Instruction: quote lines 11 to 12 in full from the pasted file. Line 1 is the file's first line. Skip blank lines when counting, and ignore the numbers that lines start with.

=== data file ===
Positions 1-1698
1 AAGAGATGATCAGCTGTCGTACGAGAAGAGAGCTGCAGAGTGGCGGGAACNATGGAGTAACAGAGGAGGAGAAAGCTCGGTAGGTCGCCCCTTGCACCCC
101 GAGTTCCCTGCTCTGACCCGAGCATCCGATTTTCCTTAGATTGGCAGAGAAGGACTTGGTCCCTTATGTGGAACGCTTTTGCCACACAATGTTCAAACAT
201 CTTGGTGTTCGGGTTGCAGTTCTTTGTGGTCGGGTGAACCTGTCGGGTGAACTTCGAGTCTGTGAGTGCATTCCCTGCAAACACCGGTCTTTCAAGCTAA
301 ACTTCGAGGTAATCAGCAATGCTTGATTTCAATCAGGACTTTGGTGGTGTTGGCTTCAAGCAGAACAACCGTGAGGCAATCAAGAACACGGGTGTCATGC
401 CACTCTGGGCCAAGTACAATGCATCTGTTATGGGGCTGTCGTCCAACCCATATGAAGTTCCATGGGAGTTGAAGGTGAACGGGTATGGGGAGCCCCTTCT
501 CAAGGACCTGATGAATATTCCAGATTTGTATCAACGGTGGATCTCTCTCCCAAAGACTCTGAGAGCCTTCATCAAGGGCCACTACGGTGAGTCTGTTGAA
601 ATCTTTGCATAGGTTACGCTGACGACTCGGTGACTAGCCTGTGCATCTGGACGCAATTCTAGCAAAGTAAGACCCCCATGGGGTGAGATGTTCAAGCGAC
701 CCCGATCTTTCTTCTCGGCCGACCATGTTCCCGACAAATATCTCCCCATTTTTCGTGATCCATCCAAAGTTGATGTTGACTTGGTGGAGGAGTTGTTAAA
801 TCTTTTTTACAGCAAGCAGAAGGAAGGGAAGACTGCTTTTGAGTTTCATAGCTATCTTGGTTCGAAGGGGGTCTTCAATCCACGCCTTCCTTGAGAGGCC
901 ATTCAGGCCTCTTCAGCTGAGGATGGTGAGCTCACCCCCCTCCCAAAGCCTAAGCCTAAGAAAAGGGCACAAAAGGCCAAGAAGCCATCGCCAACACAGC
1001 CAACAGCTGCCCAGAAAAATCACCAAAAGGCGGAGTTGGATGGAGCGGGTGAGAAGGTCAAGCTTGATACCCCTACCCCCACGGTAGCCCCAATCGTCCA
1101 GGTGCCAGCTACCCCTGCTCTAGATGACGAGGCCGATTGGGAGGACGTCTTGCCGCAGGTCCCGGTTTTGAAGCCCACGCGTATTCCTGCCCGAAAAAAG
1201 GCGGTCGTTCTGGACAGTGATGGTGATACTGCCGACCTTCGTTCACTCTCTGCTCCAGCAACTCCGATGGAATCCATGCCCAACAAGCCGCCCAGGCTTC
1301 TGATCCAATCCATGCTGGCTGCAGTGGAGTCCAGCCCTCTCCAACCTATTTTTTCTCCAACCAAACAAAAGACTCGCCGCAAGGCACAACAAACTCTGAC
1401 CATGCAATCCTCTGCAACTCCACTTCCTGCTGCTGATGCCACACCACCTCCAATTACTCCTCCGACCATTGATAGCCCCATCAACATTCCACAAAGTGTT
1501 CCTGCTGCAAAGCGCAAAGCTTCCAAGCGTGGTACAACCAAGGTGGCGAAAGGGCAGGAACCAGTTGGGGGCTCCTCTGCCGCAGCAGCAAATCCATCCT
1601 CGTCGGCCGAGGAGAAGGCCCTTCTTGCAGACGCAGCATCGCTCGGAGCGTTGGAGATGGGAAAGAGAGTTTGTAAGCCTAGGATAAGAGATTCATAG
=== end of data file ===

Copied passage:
901 ATTCAGGCCTCTTCAGCTGAGGATGGTGAGCTCACCCCCCTCCCAAAGCCTAAGCCTAAGAAAAGGGCACAAAAGGCCAAGAAGCCATCGCCAACACAGC
1001 CAACAGCTGCCCAGAAAAATCACCAAAAGGCGGAGTTGGATGGAGCGGGTGAGAAGGTCAAGCTTGATACCCCTACCCCCACGGTAGCCCCAATCGTCCA